The Hello Girls

America’s First Female Soldiers Were WWI Phone Operators, But They Waited 60 Years For Veteran Status

Grace Banker, chief operator of mobile for American Expeditionary Forces, led 33 women telephone operators to the war front in France during WWI. In 1919, she was honored with the Distinguished Service Medal.

On November 11, 1918, the Armistice Treaty officially shut down hostilities between the Allies and Germany, ending what was the deadliest war the world had seen at that time. In addition to  the four million American men who returned home from the battlefields of Europe were 450 American women who served as telephone operators, comprising the Signal Corps Female Telephone Operators Unit. The women became known as “The Hello Girls” because of their propensity to greet callers, and were sent at the request of General John Pershing to help improve tactical communications on the Western front. Each of the women were bilingual in English and French, and had completed Signal Corps training at Camp Franklin in Maryland.  But despite their personal sacrifices and contribution to the war effort, the Hello Girls were not given honorable discharges and veteran status at the end of World War I. They were categorized as civilians because the military’s regulations at the time specified the male gender only.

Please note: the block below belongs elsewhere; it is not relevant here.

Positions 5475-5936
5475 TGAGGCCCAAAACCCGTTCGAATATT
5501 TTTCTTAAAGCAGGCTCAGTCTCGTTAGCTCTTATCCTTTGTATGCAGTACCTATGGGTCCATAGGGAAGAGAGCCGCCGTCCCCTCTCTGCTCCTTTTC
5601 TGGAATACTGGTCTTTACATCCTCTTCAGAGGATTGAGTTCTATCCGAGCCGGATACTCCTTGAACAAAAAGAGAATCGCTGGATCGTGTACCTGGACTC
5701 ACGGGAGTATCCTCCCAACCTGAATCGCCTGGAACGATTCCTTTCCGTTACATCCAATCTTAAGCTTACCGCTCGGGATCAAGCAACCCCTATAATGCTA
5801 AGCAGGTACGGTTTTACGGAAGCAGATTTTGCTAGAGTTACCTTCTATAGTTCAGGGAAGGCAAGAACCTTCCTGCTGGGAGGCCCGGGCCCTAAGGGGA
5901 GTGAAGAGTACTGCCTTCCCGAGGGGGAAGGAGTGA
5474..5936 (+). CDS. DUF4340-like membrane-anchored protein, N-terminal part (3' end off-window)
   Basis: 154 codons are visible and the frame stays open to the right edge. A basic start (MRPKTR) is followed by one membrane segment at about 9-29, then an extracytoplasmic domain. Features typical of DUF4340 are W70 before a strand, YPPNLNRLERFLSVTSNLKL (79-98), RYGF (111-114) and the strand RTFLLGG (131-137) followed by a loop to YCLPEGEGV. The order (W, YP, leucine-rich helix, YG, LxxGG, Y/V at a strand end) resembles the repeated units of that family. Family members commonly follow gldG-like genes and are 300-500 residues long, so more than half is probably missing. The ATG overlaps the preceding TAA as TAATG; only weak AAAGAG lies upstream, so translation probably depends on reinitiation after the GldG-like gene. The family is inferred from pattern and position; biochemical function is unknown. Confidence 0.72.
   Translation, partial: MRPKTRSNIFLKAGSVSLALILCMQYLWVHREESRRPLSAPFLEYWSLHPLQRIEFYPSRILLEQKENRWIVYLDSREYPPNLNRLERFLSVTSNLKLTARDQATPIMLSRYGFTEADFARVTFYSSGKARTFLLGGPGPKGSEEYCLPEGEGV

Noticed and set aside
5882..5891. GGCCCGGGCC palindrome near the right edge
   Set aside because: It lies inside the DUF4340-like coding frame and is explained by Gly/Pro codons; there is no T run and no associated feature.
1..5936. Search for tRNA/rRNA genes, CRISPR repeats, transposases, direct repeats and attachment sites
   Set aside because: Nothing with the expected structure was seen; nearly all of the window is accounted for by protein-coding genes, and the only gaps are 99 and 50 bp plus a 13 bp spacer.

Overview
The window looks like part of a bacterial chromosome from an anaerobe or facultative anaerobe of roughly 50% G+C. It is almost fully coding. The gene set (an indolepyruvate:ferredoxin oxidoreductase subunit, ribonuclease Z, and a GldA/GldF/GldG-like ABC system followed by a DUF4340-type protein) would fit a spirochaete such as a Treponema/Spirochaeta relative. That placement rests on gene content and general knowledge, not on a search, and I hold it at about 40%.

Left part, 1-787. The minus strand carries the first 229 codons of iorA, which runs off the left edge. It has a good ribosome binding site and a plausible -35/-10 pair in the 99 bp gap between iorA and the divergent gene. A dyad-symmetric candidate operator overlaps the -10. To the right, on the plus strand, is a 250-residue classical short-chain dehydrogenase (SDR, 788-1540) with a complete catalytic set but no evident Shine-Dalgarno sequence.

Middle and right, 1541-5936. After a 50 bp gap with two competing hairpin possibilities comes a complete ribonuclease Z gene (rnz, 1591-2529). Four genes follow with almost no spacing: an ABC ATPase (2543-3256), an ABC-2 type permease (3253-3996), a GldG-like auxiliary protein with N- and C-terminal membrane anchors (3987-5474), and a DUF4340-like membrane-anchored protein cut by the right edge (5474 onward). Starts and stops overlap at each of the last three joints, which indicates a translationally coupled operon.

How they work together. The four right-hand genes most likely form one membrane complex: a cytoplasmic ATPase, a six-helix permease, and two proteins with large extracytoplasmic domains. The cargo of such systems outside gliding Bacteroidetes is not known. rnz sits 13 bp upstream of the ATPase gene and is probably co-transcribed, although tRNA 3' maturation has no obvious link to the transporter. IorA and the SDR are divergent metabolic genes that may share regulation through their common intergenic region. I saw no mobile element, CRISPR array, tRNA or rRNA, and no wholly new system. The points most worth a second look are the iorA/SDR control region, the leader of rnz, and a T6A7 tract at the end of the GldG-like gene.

In 1978, sixty years after the end of WWI, the female Signal Corps operators were given official veteran status. In addition to receiving access to VA medical services and other benefits, the women became known as the first company of female soldiers in America’s history. Sure, there had been women who dressed as men in order to facilitate their placement on the battlefield during the Revolutionary War and the Civil War, but never before had there been an entire company of American women, officially sanctioned and trained by the United States government until the Hello Girls.

The female Signal Corps operators were a mere footnote in American history until Elizabeth Cobbs’ 2017 book “The Hello Girls: America’s First Women Soldiers” offered the public a vivid account of the courageous young women who left home and traversed an ocean to contribute to the war effort.

Their story is the subject of a new musical opening in New York City in November at the 59E59 theatre.

A bill to award a posthumous Congressional Gold Medal to the Signal Corps Female Telephone Operators Unit is currently awaiting a vote in the Senate.


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